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Aberrant paracrine signalling for bone remodelling underlies the mutant histone-driven giant cell tumour of bone

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Lucia Cottone, Lorena Ligammari, Hang Mao Lee, Helen J. Knowles, Stephen Henderson, Sara Bianco, Christopher Davies, Sandra Strauss, Fernanda Amary, Ana Paula Leite, Roberto Tirabosco, Kristian Haendler, Joachim L. Schultze, Javier Herrero, Paul O’Donnell, Agamemnon E. Grigoriadis, Paolo Salomoni, Adrienne M. Flanagan

Original languageEnglish
Pages (from-to)2459-2471
Number of pages13
Issue number12
Accepted/In press2022
PublishedDec 2022

Bibliographical note

Funding Information: Funding for this project was received from the UK Medical Research Council grant (MR/M00094X/1) (AMF and PS), PRECISE platform (PS), The Tom Prince Cancer Trust (AMF), Skeletal Action Trust UK (AMF), the Royal National Orthopaedic Hospital NHS Trust R&D Department, the Rosetrees and Stoneygate Trusts (M46-F1) (AMF), the Bone Cancer Research Trust Infrastructure grant (AMF), and the Brain Tumour Charity (PS). AMF, LC, PS and AL were supported by the National Institute for Health Research, the University College London Hospitals Biomedical Research Centre, and the Cancer Research UK University College London Experimental Cancer Medicine Centre. LC was supported by The Tom Prince Cancer Trust. PS was supported by the Cancer ERC Consolidator award until May 2019 and is currently supported by a project grant on histone variants from the Wilhelm Sander Stiftung, by the DFG under Germany’s Excellence Strategy (Grant no. EXC2151–390873048; Excellence Cluster ImmunoSensation2) and the Helmholtz-Gemeinschaft Aging and Metabolic Programming (AMPro) Consortium, along with other funding bodies. PS is a member of the Bonn International Graduate School of Neuroscience. HK is funded by Arthritis Research UK (MP/19200) and Rosetrees Trust (M456). SH was funded by the Cancer Research UK-University College London (CRUK-UCL) Centre Award [C416/A25145]. This work was also supported by the UCL Cancer Institute Flow Cytometry Facility, funded by the CRUK-UCL Centre Award (Grant no. C416/A25145) and the CRUK Cancer Immunotherapy Network Accelerator (CITA) Award (grant no. C33499/A20265) as well as CRUK Centre award to Barts Cancer Centre (Grant no. C16420/A18066) and the UCL Biomedical Research Centre. Funding Information: We thank Diana Carvalho, UCL, for her contribution to preliminary experiments; Francesco Saverio Tedesco, UCL, for providing the iPSC cells; Teresa Sposito for help with iPSC cultures; Manuel Rodriguez Justo and Dominic Patel, UCL, for support with digital images; Ivana Bjedov, UCL, for providing S2 cells; Jenny Russ, Manon Chevallot-Beroux and PS other lab members for advice and support in particular with respect to NGS-related work. We also thank the Daniele Bano and Pierluigi Nicotera teams (DZNE Bonn) for support. We thank the DZNE Core Facilities, Platform foR SinglE Cell GenomIcS and Epigenomics (PRECISE, DZNE Bonn), the Biobank Team and the Research and Development Department at the RNOH, the healthcare workers and the patients for the generous donation of their material. Publisher Copyright: © 2022, The Author(s).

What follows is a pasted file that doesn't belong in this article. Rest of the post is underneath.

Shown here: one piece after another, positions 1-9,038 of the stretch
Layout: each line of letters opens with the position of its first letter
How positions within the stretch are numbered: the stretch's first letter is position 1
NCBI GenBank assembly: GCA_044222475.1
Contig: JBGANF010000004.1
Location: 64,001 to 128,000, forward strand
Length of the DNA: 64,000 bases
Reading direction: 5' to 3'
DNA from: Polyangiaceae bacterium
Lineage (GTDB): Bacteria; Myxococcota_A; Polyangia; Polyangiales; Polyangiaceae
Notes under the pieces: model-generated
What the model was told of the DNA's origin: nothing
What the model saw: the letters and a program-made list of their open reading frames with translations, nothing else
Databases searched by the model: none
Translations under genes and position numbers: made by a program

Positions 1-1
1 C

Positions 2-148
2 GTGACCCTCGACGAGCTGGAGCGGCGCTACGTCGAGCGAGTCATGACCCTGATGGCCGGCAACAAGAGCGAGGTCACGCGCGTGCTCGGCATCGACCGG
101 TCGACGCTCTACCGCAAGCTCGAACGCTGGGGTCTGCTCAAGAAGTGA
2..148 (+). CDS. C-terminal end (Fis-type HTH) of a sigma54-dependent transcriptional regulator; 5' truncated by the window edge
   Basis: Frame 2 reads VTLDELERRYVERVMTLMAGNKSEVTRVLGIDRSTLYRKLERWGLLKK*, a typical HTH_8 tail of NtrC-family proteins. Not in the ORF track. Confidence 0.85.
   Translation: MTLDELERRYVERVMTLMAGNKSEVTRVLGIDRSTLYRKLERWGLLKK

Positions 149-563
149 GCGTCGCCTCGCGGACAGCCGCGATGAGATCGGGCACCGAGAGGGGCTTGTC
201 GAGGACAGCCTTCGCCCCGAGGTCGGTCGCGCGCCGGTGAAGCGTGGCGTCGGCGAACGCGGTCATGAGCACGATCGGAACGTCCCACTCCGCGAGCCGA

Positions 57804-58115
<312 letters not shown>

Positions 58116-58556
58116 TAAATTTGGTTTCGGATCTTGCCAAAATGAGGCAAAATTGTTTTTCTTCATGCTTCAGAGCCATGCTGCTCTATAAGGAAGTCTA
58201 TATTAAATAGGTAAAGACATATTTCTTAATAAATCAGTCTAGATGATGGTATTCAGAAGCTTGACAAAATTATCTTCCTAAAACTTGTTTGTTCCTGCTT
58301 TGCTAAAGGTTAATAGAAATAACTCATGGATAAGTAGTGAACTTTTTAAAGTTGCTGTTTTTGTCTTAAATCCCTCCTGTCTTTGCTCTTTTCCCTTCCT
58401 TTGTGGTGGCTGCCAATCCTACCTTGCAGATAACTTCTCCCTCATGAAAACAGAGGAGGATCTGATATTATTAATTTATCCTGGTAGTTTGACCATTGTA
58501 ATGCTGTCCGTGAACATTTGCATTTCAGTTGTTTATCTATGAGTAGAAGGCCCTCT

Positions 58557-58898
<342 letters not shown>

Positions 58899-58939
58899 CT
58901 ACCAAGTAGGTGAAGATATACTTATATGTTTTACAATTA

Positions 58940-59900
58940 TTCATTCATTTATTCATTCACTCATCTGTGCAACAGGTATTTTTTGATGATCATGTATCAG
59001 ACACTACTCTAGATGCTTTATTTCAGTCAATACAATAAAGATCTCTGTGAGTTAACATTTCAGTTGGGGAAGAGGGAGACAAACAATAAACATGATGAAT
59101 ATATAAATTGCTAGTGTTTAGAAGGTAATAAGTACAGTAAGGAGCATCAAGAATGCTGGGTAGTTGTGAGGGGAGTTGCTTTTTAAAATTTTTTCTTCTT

King's Authors


Oncohistones represent compelling evidence for a causative role of epigenetic perturbations in cancer. Giant cell tumours of bone (GCTs) are characterised by a mutated histone H3.3 as the sole genetic driver present in bone-forming osteoprogenitor cells but absent from abnormally large bone-resorbing osteoclasts which represent the hallmark of these neoplasms. While these striking features imply a pathogenic interaction between mesenchymal and myelomonocytic lineages during GCT development, the underlying mechanisms remain unknown. We show that the changes in the transcriptome and epigenome in the mesenchymal cells caused by the H3.3-G34W mutation contribute to increase osteoclast recruitment in part via reduced expression of the TGFβ-like soluble factor, SCUBE3. Transcriptional changes in SCUBE3 are associated with altered histone marks and H3.3G34W enrichment at its enhancer regions. In turn, osteoclasts secrete unregulated amounts of SEMA4D which enhances proliferation of mutated osteoprogenitors arresting their maturation. These findings provide a mechanism by which GCTs undergo differentiation in response to denosumab, a drug that depletes the tumour of osteoclasts. In contrast, hTERT alterations, commonly found in malignant GCT, result in the histone-mutated neoplastic cells being independent of osteoclasts for their proliferation, predicting unresponsiveness to denosumab. We provide a mechanism for the initiation of GCT, the basis of which is dysfunctional cross-talk between bone-forming and bone-resorbing cells. The findings highlight the role of tumour/microenvironment bidirectional interactions in tumorigenesis and how this is exploited in the treatment of GCT.

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